# Realization of C binary conversion (binary hexadecimal decimal conversion)

• 2021-11-13 07:07:57
• OfStack

Because binary numbers cannot be represented directly in C #, all binary numbers are represented by a string
For example: binary: 1010 denoted as string: "1010"
int d = 10;

``````
//10 Binary conversion 2 Binary string
Console.WriteLine(Convert.ToString(d,2));
// Output : 1010

//10 Binary conversion 106 Binary string
Console.WriteLine(Convert.ToString(d,16));
// Output : a

//2 Binary string conversion 10 Binary number
string bin = "1010";
Console.WriteLine(Convert.ToInt32(bin,2));
// Output : 10

//2 Binary string conversion 106 Binary number
string bin = "1010";
Console.WriteLine(string.Format("{0:x}",Convert.ToInt32(bin,2));
// Output : a

//106 Binary conversion 2 Binary string
Console.WriteLine(Convert.ToString(0xa,2));
// Output : 1010

//106 Binary conversion 10 Binary number
Console.WriteLine(Convert.ToString(0xa,10));
// Output : 10

``````

C # implements conversion to 106-ary

C # language has a lot to learn, here we mainly introduce C # to achieve the conversion of 106 binary, including the introduction of the enumeration value used to represent 106 binary is HexNumber and so on.

Any data in the computer is stored in binary system, so binary system has nothing to do with data storage, only with input and output. Therefore, for binary conversion, we only care about the result in the string.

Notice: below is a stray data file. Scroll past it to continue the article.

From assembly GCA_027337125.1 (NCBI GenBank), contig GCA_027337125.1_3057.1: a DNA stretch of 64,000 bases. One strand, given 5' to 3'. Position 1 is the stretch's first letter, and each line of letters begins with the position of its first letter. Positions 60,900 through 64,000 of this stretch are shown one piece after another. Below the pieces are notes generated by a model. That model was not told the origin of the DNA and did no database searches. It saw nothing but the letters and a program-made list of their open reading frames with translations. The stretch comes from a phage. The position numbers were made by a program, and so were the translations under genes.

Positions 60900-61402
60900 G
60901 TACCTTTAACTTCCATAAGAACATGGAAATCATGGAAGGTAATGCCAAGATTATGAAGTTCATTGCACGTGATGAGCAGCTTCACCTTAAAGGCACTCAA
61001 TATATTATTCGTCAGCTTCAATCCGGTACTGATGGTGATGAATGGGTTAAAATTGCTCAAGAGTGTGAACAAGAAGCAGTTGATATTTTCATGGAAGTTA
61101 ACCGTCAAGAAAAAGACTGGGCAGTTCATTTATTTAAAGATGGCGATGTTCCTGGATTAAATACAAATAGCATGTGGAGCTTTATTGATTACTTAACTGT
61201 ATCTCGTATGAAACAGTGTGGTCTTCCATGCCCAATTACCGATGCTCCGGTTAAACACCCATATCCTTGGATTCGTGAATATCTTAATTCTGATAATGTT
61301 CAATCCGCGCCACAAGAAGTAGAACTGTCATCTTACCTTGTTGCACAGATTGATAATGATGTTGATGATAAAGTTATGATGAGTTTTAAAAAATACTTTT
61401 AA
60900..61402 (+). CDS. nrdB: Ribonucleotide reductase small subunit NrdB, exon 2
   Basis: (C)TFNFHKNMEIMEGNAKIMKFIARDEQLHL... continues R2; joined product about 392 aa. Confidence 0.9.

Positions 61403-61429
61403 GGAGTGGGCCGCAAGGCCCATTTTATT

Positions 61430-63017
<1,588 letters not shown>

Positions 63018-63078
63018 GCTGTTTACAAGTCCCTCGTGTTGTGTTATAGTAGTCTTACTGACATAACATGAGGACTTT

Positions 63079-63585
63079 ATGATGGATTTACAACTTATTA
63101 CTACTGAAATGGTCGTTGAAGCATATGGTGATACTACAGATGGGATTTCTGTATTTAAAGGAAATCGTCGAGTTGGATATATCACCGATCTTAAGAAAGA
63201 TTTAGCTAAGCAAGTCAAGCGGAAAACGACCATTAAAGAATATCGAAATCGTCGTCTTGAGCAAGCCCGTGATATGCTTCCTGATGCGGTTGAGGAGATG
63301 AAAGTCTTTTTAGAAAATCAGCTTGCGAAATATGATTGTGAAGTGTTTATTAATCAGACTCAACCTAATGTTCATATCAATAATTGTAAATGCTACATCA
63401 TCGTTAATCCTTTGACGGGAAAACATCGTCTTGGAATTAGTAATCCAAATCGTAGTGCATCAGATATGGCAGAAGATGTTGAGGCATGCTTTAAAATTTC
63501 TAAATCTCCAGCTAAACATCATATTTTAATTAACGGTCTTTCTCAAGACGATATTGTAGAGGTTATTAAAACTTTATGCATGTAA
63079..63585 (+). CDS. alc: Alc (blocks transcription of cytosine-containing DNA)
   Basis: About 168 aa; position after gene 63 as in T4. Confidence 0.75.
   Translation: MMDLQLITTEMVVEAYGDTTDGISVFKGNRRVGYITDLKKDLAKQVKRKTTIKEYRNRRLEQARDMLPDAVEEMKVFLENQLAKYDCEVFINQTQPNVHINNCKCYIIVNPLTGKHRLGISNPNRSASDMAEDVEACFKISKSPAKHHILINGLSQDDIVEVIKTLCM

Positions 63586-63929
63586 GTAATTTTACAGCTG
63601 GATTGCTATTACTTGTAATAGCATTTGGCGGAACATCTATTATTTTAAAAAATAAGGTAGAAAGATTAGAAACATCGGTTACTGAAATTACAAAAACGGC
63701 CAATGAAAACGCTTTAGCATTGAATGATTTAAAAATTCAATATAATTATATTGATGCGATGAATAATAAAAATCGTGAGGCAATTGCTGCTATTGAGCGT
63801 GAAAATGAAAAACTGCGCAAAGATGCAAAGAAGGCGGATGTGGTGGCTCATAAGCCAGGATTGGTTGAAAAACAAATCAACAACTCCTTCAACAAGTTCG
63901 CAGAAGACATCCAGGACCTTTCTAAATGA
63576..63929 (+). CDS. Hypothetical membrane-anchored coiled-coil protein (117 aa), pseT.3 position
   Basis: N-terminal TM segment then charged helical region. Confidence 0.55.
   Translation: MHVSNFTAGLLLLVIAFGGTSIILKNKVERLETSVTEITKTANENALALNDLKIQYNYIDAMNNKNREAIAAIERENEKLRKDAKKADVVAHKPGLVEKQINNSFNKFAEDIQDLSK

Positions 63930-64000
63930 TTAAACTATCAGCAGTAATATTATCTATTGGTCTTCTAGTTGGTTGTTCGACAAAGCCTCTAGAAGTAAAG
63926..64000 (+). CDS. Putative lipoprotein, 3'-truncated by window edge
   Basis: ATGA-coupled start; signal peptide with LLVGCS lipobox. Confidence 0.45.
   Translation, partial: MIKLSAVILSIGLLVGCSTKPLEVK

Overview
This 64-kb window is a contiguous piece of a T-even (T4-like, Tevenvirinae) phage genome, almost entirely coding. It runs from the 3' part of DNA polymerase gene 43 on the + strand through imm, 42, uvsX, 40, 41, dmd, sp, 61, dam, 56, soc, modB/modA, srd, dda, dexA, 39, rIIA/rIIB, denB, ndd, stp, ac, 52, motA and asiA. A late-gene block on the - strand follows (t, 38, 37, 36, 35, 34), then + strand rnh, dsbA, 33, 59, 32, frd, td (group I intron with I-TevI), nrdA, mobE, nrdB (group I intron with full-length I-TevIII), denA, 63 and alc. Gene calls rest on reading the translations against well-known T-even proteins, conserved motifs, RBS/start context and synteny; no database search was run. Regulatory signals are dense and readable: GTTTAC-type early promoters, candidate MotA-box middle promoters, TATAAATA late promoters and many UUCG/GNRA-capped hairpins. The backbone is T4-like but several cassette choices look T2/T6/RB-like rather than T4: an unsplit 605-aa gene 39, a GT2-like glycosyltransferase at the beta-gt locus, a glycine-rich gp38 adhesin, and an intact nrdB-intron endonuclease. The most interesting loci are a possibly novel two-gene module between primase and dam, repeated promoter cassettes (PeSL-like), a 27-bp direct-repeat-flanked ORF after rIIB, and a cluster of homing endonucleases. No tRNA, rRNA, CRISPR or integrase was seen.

The ToString () method mentioned in article 4 above converts numeric values to strings, but in strings the results are displayed in decimal. Now, by adding a few parameters to it, we can convert the C # implementation to 106-ary-using the ToString (string) method.

Here, you need a parameter of type string, which is the format specifier. The format specifiers in the 106 system are "x" or "X". The difference between the two format specifiers lies mainly in the six digits of A-F: "x" stands for a-f, which is represented by lowercase letters, while "X" stands for A-F, which is represented by large letters. The following example:

``````
private void TestHex() {
int a = 188;
thistextBoxText = "";
thistextBoxAppendText("a(10) = " + aToString() + "\n");
thistextBoxAppendText("a(16) = " + aToString("x") + "\n");
thistextBoxAppendText("a(16) = " + aToString("X") + "\n");
} ``````

The running results are as follows:

a(10) = 188
a(16) = bc
a(16) = BC

At this time, we may have another requirement, that is, in order to display the results neatly, we need to control the length of the 106-ary representation, and if the length is not enough, fill it with the leading 0. To solve this problem, we only need to write the number indicating the length after the format specifier "x" or "X". For example, to limit the length to 4 characters, you can write "X4". Add a sentence to the above example:

``````
this.textBox1.AppendText("a(16) = " + a.ToString("X4") + "\n");

``````

The result will output a (16) = 00BC.

Now, let's talk about 1. How to convert a string representing a 106-ary number into an integer. This 1 transformation also needs the help of Parse () method. Here, I need the Parse (string, System. Globalization. NumberStyles) method. The first parameter is a string representing a 106-ary number, such as "AB", "20" (representing 32 in 10), and so on. The second parameter, System. Globalization. NumberStyles, is an enumeration type and is used to indicate that the enumeration value in the 106-ary system is HexNumber. Therefore, if we were to convert "AB" to an integer, we should write this: int b = int. Parse ("AB", System. Globalization. NumberStyles. HexNumber), and the resulting value of b is 171.

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